Spatial models and plant traits for conservation and restoration
Editors' award for 2013
At the beginning of each year, Chief Editors of Applied Vegetation Science grant an award to an outstanding paper published in the journal in the previous year. The selection of this paper is partly based on the nominations received from the Associate Editors. The first author of the awarded paper receives books at the total price of £100 from our publishers, John Wiley & Sons Ltd, and is featured on the websites of the journal and the International Association for Vegetation Science (IAVS).
The Editors' Award for 2013 goes to Loïc Pellissier for the paper ‘Spatial predictions of land-use transitions and associated threats to biodiversity: the case of forest regrowth in mountain grasslands’ (Pellissier et al. 2013). This paper is an excellent example of how modern methods of spatial modelling can be used to identify priority areas for conservation. Many temperate grasslands harbour high species richness (Wilson et al. 2012), but they are threatened by cessation of mowing or livestock grazing and subsequent forest regrowth. Pellissier et al. (2013) used six modelling techniques to develop a predictive model of forest regrowth on former grasslands based on environmental and socio-economic variables, and site accessibility for humans. They calibrated the model using land-use transition data for the period 1979–1992 and evaluated it using analogous data for the period 1992–2004. For the same area, they modelled plant species richness following the approach used in their previous study (Dubuis et al. 2011), and multiplied the probabilities of land-use change by the modelled values of species richness at each site. In such a way they identified the areas where plant species diversity is at highest risk. Their approach differs from most other studies in that it is predictive rather than explanatory and it relies on a robust projection based on ensemble forecasting rather than on a single statistical method. Application of this approach in nature management would greatly improve the accuracy of identification of the most threatened areas that require priority introduction of conservation measures.
Another two excellent papers were also nominated for the Editor's Award. Fischer et al. (2013) integrated two topics that are currently prominent in Applied Vegetation Science and Journal of Vegetation Science: ecological restoration (Hölzel et al. 2012) and the role of plant traits in community assembly (Mason & de Bello 2013). They sowed native plant species in a restoration experiment in an urban area and compared traits of successful and failed species after 3 yrs. This study demonstrated that target species introduced in restoration projects tend to be successful if their traits and competitive ability are similar to those of the resident species. This result is not only very important for ecological restoration but also contributes to the theory of community assembly, thus bridging the gap between theoretical and applied ecology (Kühn 2013).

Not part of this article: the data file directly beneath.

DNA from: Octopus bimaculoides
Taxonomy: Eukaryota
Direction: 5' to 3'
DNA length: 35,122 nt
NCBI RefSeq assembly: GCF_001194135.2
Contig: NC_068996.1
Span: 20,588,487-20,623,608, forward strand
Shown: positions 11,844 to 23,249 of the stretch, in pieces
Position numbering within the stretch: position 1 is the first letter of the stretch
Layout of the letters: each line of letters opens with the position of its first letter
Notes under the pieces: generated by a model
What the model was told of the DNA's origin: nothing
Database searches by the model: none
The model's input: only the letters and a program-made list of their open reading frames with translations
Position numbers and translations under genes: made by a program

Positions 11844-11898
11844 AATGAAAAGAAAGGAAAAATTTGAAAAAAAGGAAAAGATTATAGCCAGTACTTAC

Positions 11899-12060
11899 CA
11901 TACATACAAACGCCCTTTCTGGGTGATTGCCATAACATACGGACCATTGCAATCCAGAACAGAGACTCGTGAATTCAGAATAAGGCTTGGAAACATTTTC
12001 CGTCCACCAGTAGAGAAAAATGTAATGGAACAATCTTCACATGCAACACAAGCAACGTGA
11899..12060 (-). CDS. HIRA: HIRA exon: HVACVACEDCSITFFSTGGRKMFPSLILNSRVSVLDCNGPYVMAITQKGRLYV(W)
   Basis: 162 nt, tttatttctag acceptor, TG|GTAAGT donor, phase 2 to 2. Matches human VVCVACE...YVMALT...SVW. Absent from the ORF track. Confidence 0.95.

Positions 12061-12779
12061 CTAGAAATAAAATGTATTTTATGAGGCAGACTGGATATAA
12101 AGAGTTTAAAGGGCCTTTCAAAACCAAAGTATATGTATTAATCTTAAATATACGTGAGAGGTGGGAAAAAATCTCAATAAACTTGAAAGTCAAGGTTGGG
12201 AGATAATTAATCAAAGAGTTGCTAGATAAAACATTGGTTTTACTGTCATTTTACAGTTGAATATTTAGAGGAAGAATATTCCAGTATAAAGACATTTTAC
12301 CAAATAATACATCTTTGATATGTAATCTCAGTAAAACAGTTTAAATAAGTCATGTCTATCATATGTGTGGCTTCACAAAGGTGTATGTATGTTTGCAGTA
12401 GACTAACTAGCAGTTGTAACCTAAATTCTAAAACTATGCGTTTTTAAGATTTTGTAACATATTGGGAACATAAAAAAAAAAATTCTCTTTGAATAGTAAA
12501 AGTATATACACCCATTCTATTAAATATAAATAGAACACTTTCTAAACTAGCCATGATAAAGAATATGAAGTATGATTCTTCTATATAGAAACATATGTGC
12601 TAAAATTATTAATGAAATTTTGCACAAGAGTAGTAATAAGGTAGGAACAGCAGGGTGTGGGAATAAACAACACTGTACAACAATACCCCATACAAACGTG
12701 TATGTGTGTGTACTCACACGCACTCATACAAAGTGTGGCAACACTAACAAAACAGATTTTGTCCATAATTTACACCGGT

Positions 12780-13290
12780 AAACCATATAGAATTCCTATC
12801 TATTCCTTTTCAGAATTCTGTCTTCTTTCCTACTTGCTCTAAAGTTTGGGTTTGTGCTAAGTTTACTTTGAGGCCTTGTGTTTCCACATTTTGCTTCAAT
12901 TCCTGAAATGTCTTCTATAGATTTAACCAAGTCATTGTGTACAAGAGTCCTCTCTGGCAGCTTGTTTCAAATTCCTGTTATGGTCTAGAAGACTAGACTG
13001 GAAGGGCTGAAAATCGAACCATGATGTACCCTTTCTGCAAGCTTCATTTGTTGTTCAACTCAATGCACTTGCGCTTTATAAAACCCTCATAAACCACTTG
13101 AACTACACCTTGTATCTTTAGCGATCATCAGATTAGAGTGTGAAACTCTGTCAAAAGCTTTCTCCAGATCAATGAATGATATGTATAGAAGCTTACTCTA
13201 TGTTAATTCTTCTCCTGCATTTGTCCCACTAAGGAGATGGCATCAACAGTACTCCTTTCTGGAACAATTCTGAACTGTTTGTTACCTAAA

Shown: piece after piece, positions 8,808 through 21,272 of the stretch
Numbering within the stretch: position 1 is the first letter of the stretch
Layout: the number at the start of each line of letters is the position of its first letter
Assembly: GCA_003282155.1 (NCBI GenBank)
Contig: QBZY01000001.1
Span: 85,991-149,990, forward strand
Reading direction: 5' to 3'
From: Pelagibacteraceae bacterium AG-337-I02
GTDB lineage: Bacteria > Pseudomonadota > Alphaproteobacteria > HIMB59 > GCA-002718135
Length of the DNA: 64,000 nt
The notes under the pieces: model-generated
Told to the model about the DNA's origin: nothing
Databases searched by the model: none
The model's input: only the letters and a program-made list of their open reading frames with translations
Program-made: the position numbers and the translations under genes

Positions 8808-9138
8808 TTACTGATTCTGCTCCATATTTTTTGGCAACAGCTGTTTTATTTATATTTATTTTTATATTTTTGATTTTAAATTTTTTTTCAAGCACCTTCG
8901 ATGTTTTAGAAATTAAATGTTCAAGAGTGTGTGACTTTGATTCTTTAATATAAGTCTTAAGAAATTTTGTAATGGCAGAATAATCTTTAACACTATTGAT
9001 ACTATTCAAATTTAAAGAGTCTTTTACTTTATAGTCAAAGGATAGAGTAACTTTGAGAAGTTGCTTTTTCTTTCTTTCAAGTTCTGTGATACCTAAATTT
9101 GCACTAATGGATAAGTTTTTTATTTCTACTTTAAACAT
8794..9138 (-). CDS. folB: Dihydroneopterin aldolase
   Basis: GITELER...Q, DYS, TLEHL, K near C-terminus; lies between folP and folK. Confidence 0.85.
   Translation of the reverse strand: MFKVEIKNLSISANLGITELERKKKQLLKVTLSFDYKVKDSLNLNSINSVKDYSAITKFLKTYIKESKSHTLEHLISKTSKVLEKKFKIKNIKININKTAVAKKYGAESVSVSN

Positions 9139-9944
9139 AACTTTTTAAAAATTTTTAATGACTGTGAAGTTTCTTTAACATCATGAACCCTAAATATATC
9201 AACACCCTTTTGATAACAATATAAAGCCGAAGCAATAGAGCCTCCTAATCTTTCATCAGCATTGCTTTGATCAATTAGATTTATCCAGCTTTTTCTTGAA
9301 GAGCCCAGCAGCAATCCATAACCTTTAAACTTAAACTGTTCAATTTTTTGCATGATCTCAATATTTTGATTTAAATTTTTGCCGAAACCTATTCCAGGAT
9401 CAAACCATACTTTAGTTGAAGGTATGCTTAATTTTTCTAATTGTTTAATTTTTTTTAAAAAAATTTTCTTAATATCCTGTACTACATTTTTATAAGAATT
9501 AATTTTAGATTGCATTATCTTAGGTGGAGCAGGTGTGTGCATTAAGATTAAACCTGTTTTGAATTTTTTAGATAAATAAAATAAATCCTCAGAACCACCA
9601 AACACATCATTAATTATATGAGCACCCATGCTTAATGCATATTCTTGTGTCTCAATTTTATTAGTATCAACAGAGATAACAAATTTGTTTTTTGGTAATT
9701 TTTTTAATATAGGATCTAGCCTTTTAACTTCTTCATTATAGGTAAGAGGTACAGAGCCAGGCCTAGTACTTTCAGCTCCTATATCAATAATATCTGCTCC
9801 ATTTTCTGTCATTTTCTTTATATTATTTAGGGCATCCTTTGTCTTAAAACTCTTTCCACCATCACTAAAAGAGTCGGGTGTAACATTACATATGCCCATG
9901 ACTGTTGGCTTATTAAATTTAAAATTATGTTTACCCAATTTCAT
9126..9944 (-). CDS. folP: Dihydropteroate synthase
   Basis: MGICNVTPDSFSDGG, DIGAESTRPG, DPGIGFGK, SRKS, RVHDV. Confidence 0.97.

Rebele (2013) focused on spontaneous succession of vegetation on initially bare soil in the urban environment. It is often assumed that succession is faster on nutrient-rich sites (Pickett et al. 2009), but there is also contrasting evidence, especially from long-term studies (Smit & Olff 1998; Bornkamm 2007; Wright & Fridley 2010). Rebele (2013) studied succession in experimental plots with different levels of soil nutrients over a period of 18 yrs. He clearly showed that the establishment of woody plants was slowest on the most nutrient-rich sites, where perennial herbs grew vigorously in the first years and acted as inhibitors for tree and shrub seedlings and saplings. This study provides convincing evidence that due to biotic interactions, the establishment of vegetation dominated by woody species can be much faster on poor sandy substrate than on nutrient-rich soil in secondary succession.
The Vegetation Survey section has become a regular part of Applied Vegetation Science since the publication of the first Special Feature on this topic in 2011 (Chytrý et al. 2011). In 2013 we started another Special Feature on vegetation survey, this time with a narrower focus on European grasslands. Classification of grasslands has been a frequent research subject in Europe for more than 100 yrs, but existing classification schemes still contain many gaps, inconsistencies and differences among countries. Recently we are witnessing a renewed interest in grassland diversity, partly stimulated by the activities of the European Dry Grassland Group of IAVS (Galvánek et al. 2012; Becker et al. 2013; Habel et al. 2013). Compared to the past, grassland research is becoming more international and different research groups are merging their databases for large-scale, supranational diversity analyses. To stimulate international standardization of grassland vegetation classification, which is much needed for European nature conservation planning, Applied Vegetation Science, in cooperation with two IAVS Working Groups, European Dry Grassland Group and European Vegetation Survey, called for papers on large-scale classification of European grasslands (Dengler et al. 2013). These papers will be assembled in a Virtual Special Feature, with individual papers published separately in the Vegetation Survey section of the journal once they are accepted, and will feature together on the journal's website, complemented with a summarizing paper. The first published paper (Eliáš et al. 2013) foreshadows the focus of the whole Special Feature on international standardization of grassland vegetation classification across large parts of Europe, including the regions that have been poorly explored so far.